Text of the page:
Your other question's earlier was what type of electricity is used with grinders, normally you have to have 230 volt for them! Prices are going to vary for grinders but it's the installation services that are going to be different also! You can do a search on the web to find different manufacturers of grinder too! I hope this helps!

  9. #9

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    Since we had the new pump installed about 1.5 years ago we have not put one square of toilet paper or ANY other paper products down that drain. It still only went about four months before my red light came on and sewage came out. The other problem is I don't think they sealed the lid properly after the new install so guess where the sewage is coming when it doesn't work properly!! The pump itself is housed in a plastic basin with a lid. When they clean it out they dig it up, take off the lid, and go to town cleaning out the "sludge." Do you think buying a better model ejector pump will do the trick? I would rather spend 500-600 dollars and do it myself than spend 1600 dollars plus install. I am just so frustrated because I have been dealing with this so long I just want it fixed. My plumber offered two suggestions. 1) Grinder pump, $5,000 or 2) Septic Tank, $2,500. I do not want to spend either and I would rather take advantage of the city sewer instead of a septic tank. Any other thoughts?



    Quote Originally Posted by Zoellerpump
    Is your pump in it's own basin or is it in a septic tank?? When you say you have had it cleaned out, what exactly is being cleaned out? Any sewage ejector should be able to pass 2" spherical solids!

    Just because your family has grown doesn't necessarily mean you have to get a larger pump, you still only have 2 bathrooms 1 kitchen and a washing machine, is this correct? If it is, you're still only in the neighborhood of 16 - 20 GPM, which is very common for a house of this size! I think the problem could be with the pump not working correctly is, it can only handle 1 1/4" solids and also if you are allowing any type of femine hygiene products to get into your system, this would also cause problems!

    Your other question's earlier was what type of electricity is used with grinders, normally you have to have 230 volt for them! Prices are going to vary for grinders but it's the installation services that are going to be different also! You can do a search on the web to find different manufacturers of grinder too! I hope this helps!

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    That seems a little steep for a grinder pump. Unless your grinding for the entire neighborhood. Or does this mean someone put a little sump pump in a very small basin underground and thought that would work? This sounds like the problem to me. If you don't know how large this basin is, you might want to find out. If it's very small, it may need to be made bigger and the proper pump installed to do the job.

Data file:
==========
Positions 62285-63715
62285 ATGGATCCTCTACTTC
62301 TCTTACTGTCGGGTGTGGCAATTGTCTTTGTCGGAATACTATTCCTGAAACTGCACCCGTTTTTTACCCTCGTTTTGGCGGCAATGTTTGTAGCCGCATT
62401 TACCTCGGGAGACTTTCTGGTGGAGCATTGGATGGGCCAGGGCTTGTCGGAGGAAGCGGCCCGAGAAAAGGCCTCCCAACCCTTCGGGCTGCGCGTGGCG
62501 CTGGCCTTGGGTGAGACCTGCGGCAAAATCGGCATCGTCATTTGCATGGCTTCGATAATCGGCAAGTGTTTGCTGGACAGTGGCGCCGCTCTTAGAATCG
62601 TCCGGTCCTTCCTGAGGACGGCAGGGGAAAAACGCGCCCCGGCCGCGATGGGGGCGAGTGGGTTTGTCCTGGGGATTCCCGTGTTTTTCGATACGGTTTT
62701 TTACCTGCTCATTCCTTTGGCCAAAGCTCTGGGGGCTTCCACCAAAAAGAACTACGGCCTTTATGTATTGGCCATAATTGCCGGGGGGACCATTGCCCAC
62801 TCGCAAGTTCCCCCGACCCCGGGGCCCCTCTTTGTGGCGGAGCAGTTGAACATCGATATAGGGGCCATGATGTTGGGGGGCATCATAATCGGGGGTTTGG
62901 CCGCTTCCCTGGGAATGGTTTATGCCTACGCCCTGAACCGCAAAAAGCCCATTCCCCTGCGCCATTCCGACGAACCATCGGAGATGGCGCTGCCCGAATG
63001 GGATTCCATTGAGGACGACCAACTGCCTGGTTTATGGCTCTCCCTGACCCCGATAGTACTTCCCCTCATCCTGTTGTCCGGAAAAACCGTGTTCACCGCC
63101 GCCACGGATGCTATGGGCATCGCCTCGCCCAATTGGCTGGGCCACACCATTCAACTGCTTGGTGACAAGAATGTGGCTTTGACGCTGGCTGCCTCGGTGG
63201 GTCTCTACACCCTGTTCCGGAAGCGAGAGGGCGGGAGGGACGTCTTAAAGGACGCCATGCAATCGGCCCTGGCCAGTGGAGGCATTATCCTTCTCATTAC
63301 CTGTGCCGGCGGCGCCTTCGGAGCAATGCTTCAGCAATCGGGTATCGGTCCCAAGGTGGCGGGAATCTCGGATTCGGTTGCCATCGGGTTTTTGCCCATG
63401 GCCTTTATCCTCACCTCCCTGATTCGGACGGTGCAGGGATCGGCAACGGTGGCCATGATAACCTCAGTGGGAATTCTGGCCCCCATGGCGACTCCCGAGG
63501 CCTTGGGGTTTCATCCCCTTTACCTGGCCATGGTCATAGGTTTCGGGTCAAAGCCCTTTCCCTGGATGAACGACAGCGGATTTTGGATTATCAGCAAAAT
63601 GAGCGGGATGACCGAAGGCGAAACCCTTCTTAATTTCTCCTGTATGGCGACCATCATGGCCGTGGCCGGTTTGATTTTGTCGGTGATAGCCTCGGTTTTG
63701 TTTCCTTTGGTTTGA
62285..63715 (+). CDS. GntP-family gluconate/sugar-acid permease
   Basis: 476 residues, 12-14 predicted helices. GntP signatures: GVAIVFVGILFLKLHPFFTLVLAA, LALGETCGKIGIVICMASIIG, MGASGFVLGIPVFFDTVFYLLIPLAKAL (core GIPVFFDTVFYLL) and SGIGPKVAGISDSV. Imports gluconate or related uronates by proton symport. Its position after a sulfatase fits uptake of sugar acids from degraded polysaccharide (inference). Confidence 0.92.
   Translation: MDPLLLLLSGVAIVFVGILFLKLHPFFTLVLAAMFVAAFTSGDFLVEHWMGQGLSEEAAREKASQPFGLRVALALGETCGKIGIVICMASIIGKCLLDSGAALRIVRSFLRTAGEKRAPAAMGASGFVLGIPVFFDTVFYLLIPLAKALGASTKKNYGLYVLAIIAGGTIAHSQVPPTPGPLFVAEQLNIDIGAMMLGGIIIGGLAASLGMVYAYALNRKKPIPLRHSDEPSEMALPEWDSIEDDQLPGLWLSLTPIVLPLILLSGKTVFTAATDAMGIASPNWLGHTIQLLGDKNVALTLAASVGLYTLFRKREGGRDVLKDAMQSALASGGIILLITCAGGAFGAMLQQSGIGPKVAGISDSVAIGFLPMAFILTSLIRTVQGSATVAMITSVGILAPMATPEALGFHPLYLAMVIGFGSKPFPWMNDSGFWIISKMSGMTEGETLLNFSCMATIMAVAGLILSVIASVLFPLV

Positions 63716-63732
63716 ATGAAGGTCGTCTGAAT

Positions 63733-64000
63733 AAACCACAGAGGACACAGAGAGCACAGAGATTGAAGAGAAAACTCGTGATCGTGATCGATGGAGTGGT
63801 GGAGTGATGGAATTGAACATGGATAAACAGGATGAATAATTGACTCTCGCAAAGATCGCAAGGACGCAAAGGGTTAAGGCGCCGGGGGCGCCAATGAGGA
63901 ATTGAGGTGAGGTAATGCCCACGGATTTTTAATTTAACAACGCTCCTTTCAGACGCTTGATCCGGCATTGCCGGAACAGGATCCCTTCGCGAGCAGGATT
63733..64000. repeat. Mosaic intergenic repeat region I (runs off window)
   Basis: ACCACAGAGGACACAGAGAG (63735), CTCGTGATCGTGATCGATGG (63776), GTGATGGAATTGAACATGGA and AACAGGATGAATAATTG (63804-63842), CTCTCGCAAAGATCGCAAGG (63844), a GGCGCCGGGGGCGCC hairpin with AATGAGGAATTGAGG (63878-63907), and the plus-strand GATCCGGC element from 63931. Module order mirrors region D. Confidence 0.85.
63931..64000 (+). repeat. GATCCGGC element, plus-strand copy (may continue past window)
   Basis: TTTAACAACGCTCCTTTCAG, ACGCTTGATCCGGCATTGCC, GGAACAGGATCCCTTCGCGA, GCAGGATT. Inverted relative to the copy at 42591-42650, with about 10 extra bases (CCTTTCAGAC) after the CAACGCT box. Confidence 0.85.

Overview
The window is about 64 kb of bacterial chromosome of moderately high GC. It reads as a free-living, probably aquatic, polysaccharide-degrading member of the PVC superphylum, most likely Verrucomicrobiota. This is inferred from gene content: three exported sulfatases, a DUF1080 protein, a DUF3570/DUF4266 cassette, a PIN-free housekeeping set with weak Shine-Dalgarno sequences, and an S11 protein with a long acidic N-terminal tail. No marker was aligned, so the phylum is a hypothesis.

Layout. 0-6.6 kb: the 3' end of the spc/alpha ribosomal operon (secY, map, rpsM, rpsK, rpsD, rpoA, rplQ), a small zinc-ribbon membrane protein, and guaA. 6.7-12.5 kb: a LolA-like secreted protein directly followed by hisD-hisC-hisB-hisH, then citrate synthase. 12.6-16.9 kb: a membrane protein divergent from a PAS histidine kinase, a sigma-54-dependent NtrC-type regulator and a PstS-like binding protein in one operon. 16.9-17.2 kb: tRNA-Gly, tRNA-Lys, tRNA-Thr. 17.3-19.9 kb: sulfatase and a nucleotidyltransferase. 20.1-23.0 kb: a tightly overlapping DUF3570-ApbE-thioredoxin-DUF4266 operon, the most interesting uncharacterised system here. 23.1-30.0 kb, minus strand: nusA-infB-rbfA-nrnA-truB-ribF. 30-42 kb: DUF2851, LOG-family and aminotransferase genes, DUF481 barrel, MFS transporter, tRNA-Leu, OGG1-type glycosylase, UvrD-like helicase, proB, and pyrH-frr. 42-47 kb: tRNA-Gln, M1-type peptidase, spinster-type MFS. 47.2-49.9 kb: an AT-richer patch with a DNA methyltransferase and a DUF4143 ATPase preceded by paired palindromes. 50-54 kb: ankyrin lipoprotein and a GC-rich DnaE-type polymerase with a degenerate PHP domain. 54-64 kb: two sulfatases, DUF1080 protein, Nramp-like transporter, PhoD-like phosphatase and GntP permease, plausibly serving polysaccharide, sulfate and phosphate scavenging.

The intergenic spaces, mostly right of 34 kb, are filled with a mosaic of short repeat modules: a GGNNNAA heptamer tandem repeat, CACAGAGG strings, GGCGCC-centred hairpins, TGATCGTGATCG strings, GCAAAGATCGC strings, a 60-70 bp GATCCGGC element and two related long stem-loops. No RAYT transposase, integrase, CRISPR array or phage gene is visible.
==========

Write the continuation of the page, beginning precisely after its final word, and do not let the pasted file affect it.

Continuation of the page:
bob...

  11. #11

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    What size basin is a normal size? I am not sure but I can look at a list of sizes and guess based on what I have seen.

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    You really need someone local to have a look. All we are doing is a lot of guessing and that's not helping your situation. I would call around and find someone that is willing to do the work needed without costing you an arm and a leg.


    bob...

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    Quote Originally Posted by chrisconq
    What size basin is a normal size? I am not sure but I can look at a list of sizes and guess based on what I have seen.

    For sewage it could be anywhere from 18" x 30", 24" x 36", or who knows, there are quite a few different sizes out there to choose from! I agree with Bob about trying to get another recommendation from someone in your area!

  14. #14

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    Just a follow up. I dug up my pump (piece of cake) and when I turned the breaker back on (spur of the moment idea) it just started working. After months of barely working at all it just started up and drained the entire basin. So, I had the kids turn on all the tubs, flush the toilets, etc. All was great for a while and then.....back to not working. So, after mowing the grass and washing the van I decided to try another crazy idea. So, I took my shovel and firecly tapped on the pipe coming out of the pump to the street. Voila! It came back on and has been working ever since then (more than 24 hours). I have been using it with no problems. I am not covering it back up yet. I am contemplating moving it to a better location and possibly keeping it at ground level so I don't have to keep digging it up in case of future issues.

  15. #15
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    Sounds like your float is getting hung up in the pit. Beating it with a shovel may have jarred it loose temporarilly. This would tell me the pit is too small.


    bob...